What is the pathophysiology of follicular thyroid carcinoma (FTC)?

Updated: Jun 18, 2020
  • Author: Luigi Santacroce, MD; Chief Editor: Neetu Radhakrishnan, MD  more...
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The molecular pathogenesis of follicular thyroid carcinoma (FTC) is thought to be initiated by point mutations that result in dysregulation of the phosphatidylinositol-3 kinase (PI3K)/AKT signaling pathway. Dysregulation of PI3K/AKT can be triggered by activating mutations in a variety of genes, including RAS, PIK3CA, and AKT1, as well as by inactivation of PTEN. [2]

Activating point mutations in RAS oncogenes are well known in follicular adenoma and carcinoma, [3, 4, 5] especially in poorly differentiated (55%) and anaplastic carcinoma (52%). Mutations in NRAS have been reported in 17% to 57% of FTCs; mutations in KRAS and HRAS are less often found. PAX8/PPARG gene fusion, which results in production of a PAX8-PPARγ fusion protein, has been identified in approximately one-third of FTC cases (range, 12% to 53%). Activating mutations in TERT, which encodes telomerase reverse transcriptase, have been described in about 15% of FTCs and are associated with the worst clinical features and prognosis. TSH receptor mutations have been found in 10.3% of FTC cases; these appear to be mutually exclusive with RAS mutations. [2]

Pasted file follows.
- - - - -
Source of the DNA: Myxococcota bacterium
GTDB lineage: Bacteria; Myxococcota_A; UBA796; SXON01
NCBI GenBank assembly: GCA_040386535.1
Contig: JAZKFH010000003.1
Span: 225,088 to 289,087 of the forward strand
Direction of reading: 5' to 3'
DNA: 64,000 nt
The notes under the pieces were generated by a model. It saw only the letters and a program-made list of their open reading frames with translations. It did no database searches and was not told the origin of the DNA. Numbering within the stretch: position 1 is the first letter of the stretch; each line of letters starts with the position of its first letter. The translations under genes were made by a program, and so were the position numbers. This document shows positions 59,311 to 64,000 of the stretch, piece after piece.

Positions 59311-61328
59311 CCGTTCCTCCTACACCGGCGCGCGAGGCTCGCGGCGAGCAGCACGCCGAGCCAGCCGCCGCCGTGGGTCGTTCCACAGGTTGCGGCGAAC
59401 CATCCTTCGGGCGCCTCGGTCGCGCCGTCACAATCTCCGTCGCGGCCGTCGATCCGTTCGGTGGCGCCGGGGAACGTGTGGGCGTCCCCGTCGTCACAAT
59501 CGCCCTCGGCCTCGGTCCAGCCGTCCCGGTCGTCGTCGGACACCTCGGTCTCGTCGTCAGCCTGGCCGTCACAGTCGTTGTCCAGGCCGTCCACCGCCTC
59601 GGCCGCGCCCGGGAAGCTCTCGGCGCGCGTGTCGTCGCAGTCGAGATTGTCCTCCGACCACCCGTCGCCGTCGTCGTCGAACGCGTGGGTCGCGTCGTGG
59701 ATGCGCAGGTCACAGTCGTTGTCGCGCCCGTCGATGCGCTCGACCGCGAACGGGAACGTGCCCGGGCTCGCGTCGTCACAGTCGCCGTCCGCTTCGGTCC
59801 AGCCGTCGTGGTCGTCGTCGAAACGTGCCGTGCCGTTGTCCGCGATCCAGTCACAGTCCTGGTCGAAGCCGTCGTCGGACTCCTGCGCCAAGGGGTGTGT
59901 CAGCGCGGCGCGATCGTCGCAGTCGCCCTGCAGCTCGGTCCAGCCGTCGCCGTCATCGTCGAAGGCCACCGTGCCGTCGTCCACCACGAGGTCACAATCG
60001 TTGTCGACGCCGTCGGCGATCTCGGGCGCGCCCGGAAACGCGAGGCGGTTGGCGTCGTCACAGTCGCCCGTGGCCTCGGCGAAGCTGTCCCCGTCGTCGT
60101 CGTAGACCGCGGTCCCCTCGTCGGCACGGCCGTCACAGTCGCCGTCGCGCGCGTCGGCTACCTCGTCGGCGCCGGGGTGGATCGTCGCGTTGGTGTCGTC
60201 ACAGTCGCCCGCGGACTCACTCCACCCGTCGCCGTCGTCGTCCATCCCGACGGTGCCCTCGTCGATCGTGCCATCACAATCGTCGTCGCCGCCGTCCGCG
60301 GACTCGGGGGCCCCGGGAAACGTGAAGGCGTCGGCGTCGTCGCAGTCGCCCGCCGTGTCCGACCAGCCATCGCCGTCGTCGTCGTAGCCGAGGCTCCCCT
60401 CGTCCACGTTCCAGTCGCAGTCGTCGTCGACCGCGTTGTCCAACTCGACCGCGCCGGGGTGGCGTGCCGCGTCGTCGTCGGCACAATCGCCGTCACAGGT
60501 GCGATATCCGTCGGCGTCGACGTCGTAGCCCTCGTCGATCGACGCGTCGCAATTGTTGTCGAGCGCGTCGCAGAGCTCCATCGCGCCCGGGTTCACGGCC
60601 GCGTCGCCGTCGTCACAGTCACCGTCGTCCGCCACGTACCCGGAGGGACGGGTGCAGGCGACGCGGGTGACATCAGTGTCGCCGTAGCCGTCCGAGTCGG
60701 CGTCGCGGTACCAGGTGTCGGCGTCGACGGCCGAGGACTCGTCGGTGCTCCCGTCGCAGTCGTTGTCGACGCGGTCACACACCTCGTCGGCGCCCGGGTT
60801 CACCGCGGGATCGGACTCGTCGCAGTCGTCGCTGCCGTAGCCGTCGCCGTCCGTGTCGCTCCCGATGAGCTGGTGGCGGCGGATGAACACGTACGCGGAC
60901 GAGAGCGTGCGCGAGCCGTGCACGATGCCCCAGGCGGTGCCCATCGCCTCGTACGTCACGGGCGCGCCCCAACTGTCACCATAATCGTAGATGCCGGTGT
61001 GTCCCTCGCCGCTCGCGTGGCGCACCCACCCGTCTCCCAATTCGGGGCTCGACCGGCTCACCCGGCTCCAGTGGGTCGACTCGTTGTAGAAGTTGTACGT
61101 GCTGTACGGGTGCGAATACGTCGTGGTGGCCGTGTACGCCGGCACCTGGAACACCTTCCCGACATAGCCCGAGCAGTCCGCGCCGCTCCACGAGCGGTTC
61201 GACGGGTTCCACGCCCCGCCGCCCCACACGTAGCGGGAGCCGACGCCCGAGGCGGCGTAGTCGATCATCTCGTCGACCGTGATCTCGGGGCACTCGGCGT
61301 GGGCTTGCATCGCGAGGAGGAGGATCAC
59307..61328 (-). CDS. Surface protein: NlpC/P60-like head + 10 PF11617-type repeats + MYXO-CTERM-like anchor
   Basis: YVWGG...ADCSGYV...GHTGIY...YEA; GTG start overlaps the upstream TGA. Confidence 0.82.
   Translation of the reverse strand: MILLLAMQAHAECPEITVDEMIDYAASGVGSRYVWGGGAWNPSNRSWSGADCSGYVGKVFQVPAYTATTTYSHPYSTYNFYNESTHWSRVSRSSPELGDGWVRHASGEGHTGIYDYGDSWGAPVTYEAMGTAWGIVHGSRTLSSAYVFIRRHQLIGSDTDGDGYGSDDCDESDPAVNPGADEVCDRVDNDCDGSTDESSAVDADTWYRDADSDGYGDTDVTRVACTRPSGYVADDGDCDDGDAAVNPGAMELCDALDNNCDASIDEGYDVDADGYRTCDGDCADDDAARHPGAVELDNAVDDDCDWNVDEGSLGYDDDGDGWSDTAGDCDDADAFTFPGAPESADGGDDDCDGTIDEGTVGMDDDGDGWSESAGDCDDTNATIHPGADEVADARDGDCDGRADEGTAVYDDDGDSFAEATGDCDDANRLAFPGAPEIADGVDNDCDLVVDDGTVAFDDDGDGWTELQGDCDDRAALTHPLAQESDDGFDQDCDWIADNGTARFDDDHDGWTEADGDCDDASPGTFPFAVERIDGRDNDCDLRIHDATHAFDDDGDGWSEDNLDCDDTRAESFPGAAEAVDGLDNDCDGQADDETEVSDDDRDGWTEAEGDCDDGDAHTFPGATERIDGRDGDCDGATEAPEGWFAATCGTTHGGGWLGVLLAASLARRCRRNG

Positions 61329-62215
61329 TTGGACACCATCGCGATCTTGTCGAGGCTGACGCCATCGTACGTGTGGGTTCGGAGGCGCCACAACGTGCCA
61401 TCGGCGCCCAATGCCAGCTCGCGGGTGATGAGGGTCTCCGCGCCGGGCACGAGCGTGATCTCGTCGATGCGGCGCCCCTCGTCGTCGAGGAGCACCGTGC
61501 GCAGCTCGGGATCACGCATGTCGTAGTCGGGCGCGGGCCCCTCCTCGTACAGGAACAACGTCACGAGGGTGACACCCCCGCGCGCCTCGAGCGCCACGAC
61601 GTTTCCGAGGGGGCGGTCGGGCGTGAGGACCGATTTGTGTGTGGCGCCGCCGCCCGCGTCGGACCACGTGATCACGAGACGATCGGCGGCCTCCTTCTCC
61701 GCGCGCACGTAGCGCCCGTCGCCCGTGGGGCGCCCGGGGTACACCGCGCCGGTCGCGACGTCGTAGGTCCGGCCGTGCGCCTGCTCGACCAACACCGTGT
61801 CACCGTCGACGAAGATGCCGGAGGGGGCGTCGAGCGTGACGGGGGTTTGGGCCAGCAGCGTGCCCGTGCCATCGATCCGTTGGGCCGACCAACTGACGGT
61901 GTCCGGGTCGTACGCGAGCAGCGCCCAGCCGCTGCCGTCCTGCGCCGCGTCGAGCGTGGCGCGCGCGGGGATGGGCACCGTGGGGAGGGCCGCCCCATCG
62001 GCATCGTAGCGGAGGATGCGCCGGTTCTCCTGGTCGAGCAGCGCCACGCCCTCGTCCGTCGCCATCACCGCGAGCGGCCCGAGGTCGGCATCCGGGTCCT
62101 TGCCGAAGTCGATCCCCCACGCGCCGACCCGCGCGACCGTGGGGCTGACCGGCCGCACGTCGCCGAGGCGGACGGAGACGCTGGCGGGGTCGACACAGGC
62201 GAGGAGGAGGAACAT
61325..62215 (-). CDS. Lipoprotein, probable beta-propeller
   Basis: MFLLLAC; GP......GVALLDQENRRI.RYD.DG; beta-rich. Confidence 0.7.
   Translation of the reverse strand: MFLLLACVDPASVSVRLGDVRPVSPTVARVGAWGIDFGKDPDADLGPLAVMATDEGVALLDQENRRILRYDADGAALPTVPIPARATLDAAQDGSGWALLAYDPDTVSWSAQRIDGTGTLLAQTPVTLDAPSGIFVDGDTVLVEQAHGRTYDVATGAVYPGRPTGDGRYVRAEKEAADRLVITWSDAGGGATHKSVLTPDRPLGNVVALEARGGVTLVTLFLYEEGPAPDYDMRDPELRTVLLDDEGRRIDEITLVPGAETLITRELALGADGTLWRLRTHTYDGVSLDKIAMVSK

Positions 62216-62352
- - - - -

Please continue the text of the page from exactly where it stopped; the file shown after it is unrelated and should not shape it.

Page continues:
A study of differential gene expression profiling of aggressive and nonaggressive follicular carcinomas identified 94 genes that distinguish follicular carcinomas from follicular adenomas (including PBP and CKS2) and 4 genes that distinguish aggressive follicular carcinomas from nonaggressive follicular carcinomas (NID2, TM7SF2, TRIM2, and GLTSCR2). [6]

Some molecules that physiologically regulate the growth of thyrocytes, such as interleukins (IL-1 and IL-8) or other cytokines (IGF1, TGF-beta, EGF) could play a role in the pathogenesis of FTC.


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